"Terrifying," is how Democratic strategist Paul Begala describes the thought of Republican Ken Cuccinelli winning this year’s gubernatorial race.
Begala sounded the alarm in a June 27 fundraising letter for the Democratic Governors Association, outlining Cuccinelli’s "extreme positions" against abortion, government entitlement programs and global warming research. This list was familiar until this eye-popper: "He attacked churches for helping the poor," Begala wrote of Cuccinelli.
We asked Begala, a frequent CNN contributor, to prove his claim. He pointed to an article in The Virginian-Pilot about a Sept. 29, 2012, keynote address that Cuccinelli gave to the Cherish Life Ministries Christian Life Summit in Ashburn, Va.
A video of Cuccinelli’s speech, posted along with the story, certainly shows the attorney general heaping criticism on Catholic church leaders.
"One of my great frustrations as a Catholic, present company excepted, is how soft and weak the leadership of my church has been," Cuccinelli said. "They have for decades lobbied government to do this and to do that -- all of which should be done by the church if they’re done at all in society. And so over time they have made themselves out to be nothing but the largest special interest group in America."
Begala, to support his statement that Cuccinelli "attacked churches for helping the poor," zeroed in on a comment the Republican made about Catholic bishops:
"They’ve helped create a culture of dependency on government, not God," Cuccinelli said, lamenting that bishops were arguing churches "shouldn’t be the primary institution in a society that is responsible for service to the poor."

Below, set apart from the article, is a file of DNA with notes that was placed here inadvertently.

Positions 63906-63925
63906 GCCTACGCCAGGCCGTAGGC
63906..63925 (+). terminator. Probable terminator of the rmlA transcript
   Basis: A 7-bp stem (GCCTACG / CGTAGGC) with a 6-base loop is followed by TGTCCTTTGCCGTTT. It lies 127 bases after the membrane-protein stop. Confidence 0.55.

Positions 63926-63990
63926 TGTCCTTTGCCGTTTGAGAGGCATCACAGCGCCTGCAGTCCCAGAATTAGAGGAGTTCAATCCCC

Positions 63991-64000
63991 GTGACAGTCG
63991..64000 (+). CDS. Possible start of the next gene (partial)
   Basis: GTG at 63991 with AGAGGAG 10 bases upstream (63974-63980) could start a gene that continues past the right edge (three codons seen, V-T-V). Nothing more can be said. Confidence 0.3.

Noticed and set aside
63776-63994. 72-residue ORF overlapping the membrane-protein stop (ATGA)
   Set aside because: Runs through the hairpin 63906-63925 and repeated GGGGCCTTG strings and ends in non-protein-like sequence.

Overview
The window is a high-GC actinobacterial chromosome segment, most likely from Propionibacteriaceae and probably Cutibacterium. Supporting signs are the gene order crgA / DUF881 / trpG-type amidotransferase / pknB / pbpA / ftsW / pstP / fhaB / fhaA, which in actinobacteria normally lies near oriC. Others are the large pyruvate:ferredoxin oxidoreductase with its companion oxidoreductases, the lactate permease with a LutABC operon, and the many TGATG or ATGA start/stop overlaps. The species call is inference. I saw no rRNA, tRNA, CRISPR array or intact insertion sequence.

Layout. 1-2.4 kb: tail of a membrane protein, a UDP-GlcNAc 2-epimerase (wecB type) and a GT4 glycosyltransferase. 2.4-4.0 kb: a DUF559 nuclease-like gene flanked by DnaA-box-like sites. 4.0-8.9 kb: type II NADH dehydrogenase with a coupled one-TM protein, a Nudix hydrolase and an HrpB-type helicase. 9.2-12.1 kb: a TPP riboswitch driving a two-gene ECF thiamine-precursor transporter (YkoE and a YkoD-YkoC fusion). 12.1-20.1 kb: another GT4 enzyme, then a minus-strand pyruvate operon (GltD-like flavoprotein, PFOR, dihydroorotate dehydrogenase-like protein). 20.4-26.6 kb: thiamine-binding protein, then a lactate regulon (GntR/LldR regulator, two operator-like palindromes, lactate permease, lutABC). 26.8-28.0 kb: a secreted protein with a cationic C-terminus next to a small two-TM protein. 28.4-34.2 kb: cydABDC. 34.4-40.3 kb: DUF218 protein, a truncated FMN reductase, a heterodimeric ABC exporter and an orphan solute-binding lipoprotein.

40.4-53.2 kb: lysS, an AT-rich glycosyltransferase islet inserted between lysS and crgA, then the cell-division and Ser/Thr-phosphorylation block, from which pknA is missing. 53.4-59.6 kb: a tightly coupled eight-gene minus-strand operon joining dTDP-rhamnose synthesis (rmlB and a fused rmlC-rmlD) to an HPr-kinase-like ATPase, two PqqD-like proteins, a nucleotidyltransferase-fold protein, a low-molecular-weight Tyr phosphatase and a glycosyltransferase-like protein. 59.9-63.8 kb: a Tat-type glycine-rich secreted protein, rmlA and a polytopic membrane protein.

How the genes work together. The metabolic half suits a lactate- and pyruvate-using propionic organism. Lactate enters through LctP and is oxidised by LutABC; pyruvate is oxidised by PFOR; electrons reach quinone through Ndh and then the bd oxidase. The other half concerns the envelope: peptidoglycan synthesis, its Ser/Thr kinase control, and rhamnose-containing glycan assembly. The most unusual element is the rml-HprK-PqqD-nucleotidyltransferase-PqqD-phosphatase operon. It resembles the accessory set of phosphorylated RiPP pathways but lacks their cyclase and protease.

But that statement doesn’t strike us as "an attack on churches for helping the poor." To the contrary, Cuccinelli was criticizing what he said was an effort by the church to hand off some of its charitable role to government.
Cuccinelli stressed that point later in his speech:
"Two most important things in human life -- your faith in God and, as between ourselves, love -- and government can do neither, can do neither one," he said. "And our churches are asking that institution -- and have for decades -- to step up and take on their role."
Cuccinelli made a similar argument in his 2013 book, "The Last Line of Defense."
"One reason the American people got stuck with Obamacare was due to a devolution in American thinking over time that it was the government’s job to provide health care for those who couldn’t afford it on their own," Cuccinelli wrote. "But taking care of the poor is ideally the province first of families, churches and charities, not the government."
A final note: The Democratic Governors Association, for whom Begala wrote the fundraising letter, is the largest contributor to Cuccinelli’s opponent -- Democrat Terry McAuliffe. It donated $2 million to McAuliffe’s campaign on May 13, according to records compiled by Virginia Public Access Project.
Begala said Cuccinelli "attacked churches for helping the poor," a statement that suggests the Republican opposes the charitable work done by religious organizations.
But a full reading of Cuccinelli’s comments show he was saying the opposite: That charitable work should be the responsibility of religious organizations -- not the government.
We rate Begala’s statement False.